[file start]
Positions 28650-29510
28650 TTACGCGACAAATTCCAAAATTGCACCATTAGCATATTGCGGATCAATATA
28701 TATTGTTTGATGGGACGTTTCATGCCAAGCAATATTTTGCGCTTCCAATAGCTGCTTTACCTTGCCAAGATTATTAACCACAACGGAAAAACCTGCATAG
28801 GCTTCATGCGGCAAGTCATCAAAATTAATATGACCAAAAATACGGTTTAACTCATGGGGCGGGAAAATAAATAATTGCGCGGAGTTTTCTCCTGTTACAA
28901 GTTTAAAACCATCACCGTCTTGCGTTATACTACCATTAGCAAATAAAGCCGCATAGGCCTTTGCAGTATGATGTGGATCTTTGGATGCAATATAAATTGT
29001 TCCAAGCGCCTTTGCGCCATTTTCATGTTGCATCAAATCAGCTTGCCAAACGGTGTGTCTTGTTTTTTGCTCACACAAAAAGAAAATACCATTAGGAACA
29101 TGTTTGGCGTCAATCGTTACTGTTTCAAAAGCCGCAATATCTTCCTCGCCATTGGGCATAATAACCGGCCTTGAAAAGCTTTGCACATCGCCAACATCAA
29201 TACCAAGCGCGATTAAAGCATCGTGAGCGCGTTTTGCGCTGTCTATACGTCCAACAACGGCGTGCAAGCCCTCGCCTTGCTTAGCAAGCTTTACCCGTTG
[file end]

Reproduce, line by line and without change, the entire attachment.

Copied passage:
Positions 28650-29510
28650 TTACGCGACAAATTCCAAAATTGCACCATTAGCATATTGCGGATCAATATA
28701 TATTGTTTGATGGGACGTTTCATGCCAAGCAATATTTTGCGCTTCCAATAGCTGCTTTACCTTGCCAAGATTATTAACCACAACGGAAAAACCTGCATAG
28801 GCTTCATGCGGCAAGTCATCAAAATTAATATGACCAAAAATACGGTTTAACTCATGGGGCGGGAAAATAAATAATTGCGCGGAGTTTTCTCCTGTTACAA
28901 GTTTAAAACCATCACCGTCTTGCGTTATACTACCATTAGCAAATAAAGCCGCATAGGCCTTTGCAGTATGATGTGGATCTTTGGATGCAATATAAATTGT
29001 TCCAAGCGCCTTTGCGCCATTTTCATGTTGCATCAAATCAGCTTGCCAAACGGTGTGTCTTGTTTTTTGCTCACACAAAAAGAAAATACCATTAGGAACA
29101 TGTTTGGCGTCAATCGTTACTGTTTCAAAAGCCGCAATATCTTCCTCGCCATTGGGCATAATAACCGGCCTTGAAAAGCTTTGCACATCGCCAACATCAA
29201 TACCAAGCGCGATTAAAGCATCGTGAGCGCGTTTTGCGCTGTCTATACGTCCAACAACGGCGTGCAAGCCCTCGCCTTGCTTAGCAAGCTTTACCCGTTG